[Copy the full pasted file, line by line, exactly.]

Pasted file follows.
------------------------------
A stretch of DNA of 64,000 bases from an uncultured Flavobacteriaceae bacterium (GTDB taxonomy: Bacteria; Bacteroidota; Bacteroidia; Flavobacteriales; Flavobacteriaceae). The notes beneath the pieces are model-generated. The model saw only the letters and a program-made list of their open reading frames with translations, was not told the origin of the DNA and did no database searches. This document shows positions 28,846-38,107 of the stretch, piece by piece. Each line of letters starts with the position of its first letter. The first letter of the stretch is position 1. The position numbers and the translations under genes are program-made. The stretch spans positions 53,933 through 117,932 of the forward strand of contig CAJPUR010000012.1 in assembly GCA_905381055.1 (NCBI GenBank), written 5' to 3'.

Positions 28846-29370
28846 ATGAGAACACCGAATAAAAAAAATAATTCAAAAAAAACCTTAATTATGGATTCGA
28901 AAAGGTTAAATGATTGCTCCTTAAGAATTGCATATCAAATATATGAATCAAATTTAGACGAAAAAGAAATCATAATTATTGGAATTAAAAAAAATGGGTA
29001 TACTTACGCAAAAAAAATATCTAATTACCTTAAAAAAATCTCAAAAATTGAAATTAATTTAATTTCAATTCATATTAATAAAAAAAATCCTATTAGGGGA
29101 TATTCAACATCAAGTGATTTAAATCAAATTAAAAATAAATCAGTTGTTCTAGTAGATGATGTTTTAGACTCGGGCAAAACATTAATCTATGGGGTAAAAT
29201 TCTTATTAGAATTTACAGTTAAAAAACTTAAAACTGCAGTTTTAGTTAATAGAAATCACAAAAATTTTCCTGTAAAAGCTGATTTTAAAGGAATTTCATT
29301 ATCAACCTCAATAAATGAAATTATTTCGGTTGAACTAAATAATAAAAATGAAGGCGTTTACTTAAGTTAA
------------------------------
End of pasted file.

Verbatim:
A stretch of DNA of 64,000 bases from an uncultured Flavobacteriaceae bacterium (GTDB taxonomy: Bacteria; Bacteroidota; Bacteroidia; Flavobacteriales; Flavobacteriaceae). The notes beneath the pieces are model-generated. The model saw only the letters and a program-made list of their open reading frames with translations, was not told the origin of the DNA and did no database searches. This document shows positions 28,846-38,107 of the stretch, piece by piece. Each line of letters starts with the position of its first letter. The first letter of the stretch is position 1. The position numbers and the translations under genes are program-made. The stretch spans positions 53,933 through 117,932 of the forward strand of contig CAJPUR010000012.1 in assembly GCA_905381055.1 (NCBI GenBank), written 5' to 3'.

Positions 28846-29370
28846 ATGAGAACACCGAATAAAAAAAATAATTCAAAAAAAACCTTAATTATGGATTCGA
28901 AAAGGTTAAATGATTGCTCCTTAAGAATTGCATATCAAATATATGAATCAAATTTAGACGAAAAAGAAATCATAATTATTGGAATTAAAAAAAATGGGTA
29001 TACTTACGCAAAAAAAATATCTAATTACCTTAAAAAAATCTCAAAAATTGAAATTAATTTAATTTCAATTCATATTAATAAAAAAAATCCTATTAGGGGA
29101 TATTCAACATCAAGTGATTTAAATCAAATTAAAAATAAATCAGTTGTTCTAGTAGATGATGTTTTAGACTCGGGCAAAACATTAATCTATGGGGTAAAAT
29201 TCTTATTAGAATTTACAGTTAAAAAACTTAAAACTGCAGTTTTAGTTAATAGAAATCACAAAAATTTTCCTGTAAAAGCTGATTTTAAAGGAATTTCATT
29301 ATCAACCTCAATAAATGAAATTATTTCGGTTGAACTAAATAATAAAAATGAAGGCGTTTACTTAAGTTAA